The Dreamstone (Arafel, #1)
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The Dreamstone (Arafel #1)

3.79 of 5 stars 3.79  ·  rating details  ·  433 ratings  ·  11 reviews
It was that transitional time of the world, when man first brought the clang of iron and the reek of smoke to the lands which before had echoed only with fairy voices. In that dawn of man and death of magic there yet remained one last untouched place—the small forest of Ealdwood—which kept the magic intact, and protected the old ways. And there was one who dwelt there, Ara...more
Paperback, 288 pages
Published August 1st 1987 by DAW (first published January 1st 1983)
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Mike (the Paladin)
I hate it when this happens. I picked this up to read...and found I'd already read it! It's a fair book and a "sometimes" interesting read, but apparently not that memorable (LOL). I didn't recall it till I started it, still, it wouldn't be fair to penalize the book (solely) because I'm getting older. :)

The book opens in a sort of misty semi-mystical prose telling of the old forest and the "old ones" (referencing the Sidhe here). The conflict is basically built around the Great Forest (a mythica...more
Thea Harrison
This is the first of a duology, the second book entitled: The Tree of Swords and Jewels. These were among my favorite reads.
Eddie Davis
A very good book, the writing style slows you down some, but is fascinating. The main character is Arafel, an Elven lady that is the last of her people. The book is her dealings with humans and how her aid changes the lives of several humans. The book has a good feel for Celtic legends of the Daoine Sidhe and you feel the loneliness Arafel feels in her immortal watch of the communities around her. It is a good read for anyone interested in Celtic tales about the Elves.
It was a harder read since the writing style is quite different to those I've read in the last few months. Nonetheless it was very captivating and the more I got into it, the more fascinated I was. It is about the conflict between Elves and men and how to live when everything changes and dies in battle. Sometimes it is quite philosophical and you need to lay the book down and think about it. Now I'm more curious of reading more by C. J. Cherryh.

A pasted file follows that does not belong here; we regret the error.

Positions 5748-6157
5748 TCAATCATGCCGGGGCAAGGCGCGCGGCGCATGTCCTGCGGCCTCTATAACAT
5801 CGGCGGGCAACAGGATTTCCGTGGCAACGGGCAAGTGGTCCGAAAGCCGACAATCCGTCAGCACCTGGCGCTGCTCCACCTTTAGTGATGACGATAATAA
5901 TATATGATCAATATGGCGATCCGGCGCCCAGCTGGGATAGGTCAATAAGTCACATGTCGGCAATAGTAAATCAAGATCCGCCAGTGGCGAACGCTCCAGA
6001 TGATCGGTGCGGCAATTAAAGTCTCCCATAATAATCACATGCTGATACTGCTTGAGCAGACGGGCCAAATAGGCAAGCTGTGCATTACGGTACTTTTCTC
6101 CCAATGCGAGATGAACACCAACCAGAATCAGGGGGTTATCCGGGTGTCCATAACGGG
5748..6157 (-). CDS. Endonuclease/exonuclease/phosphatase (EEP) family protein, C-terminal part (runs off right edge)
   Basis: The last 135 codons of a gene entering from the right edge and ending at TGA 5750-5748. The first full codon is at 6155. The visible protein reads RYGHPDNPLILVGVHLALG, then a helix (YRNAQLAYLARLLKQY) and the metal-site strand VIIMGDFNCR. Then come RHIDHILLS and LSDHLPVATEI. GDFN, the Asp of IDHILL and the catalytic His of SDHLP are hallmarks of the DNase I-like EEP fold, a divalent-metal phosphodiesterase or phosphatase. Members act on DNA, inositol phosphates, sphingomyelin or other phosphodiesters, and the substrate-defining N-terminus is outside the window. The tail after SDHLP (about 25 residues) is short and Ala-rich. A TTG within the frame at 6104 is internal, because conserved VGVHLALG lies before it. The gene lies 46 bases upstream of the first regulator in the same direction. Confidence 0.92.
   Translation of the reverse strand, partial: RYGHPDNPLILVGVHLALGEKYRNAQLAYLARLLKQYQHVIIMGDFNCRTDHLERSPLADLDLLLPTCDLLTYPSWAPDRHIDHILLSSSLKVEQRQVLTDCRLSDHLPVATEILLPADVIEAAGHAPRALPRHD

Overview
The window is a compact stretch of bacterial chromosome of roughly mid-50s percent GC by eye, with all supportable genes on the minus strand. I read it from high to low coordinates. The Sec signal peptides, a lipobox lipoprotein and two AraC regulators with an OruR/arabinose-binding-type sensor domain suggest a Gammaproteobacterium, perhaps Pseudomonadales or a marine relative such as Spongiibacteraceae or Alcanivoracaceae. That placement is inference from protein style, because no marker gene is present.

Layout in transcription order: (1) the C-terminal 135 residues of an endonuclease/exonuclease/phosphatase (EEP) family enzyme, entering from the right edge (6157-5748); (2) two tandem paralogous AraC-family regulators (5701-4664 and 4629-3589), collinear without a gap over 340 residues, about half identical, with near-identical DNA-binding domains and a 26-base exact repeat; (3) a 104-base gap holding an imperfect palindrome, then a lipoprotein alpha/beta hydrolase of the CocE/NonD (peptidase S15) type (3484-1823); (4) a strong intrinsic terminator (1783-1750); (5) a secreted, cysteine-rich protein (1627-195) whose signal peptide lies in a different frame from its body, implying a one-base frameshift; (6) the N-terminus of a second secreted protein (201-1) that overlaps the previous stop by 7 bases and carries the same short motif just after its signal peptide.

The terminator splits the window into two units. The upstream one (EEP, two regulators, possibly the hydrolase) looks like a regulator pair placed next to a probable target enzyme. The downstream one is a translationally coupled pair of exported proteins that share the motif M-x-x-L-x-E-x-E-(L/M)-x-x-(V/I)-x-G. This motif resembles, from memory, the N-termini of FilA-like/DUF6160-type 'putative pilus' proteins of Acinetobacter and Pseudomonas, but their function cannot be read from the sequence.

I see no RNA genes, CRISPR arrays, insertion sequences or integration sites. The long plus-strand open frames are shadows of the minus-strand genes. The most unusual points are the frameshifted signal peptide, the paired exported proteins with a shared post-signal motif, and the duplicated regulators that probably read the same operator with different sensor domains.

I read this when I want to sink into another reality for a little bit. It's complex enough that I don't get bored with it. I like the way the author uses the English language. She's a very competant writer, but I haven't found that her other books have had the poetry that this one does.

I just upped my stars to four, because when I think about it, this is one of those books I move from house to house and re-read regularly.
Feb 22, 2010 Raj rated it 2 of 5 stars
Shelves: fantasy
Arafel is the last queen of the Elves, remaining on the earth when her kin have died. This is the story of her last battle. This book did very little for me, I'm afraid. I'm not a big fantasy fan and there wasn't enough story or characterisation to keep my interest. Interesting climax, but I'm not sure it was worth it.
reread. "Some things there are in the world that have never loved Men..." You know right away what type of world you're entering, and it can break your heart.
Not bad, but also not spectacular fantasy tale. Can't say what I would have preferred in the book ... perhaps some more understanding of Arafel's attraction to humans?
Celtic fantasy about the last bastion of the Sidhe. Uneven pacing, but lush atmosphere.
Mark Lacy
Not as good as the Morgaine trilogy by Cherryh, but interesting, with good imagery.
Morena marked it as to-read
Aug 16, 2014
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Currently resident in Spokane, Washington, C.J. Cherryh has won four Hugos and is one of the best-selling and most critically acclaimed authors in the science fiction and fantasy field. She is the author of more than forty novels. Her hobbies include travel, photography, reef culture, Mariners baseball, and, a late passion, figure skating: she intends to compete in the adult USFSA track. She began...more
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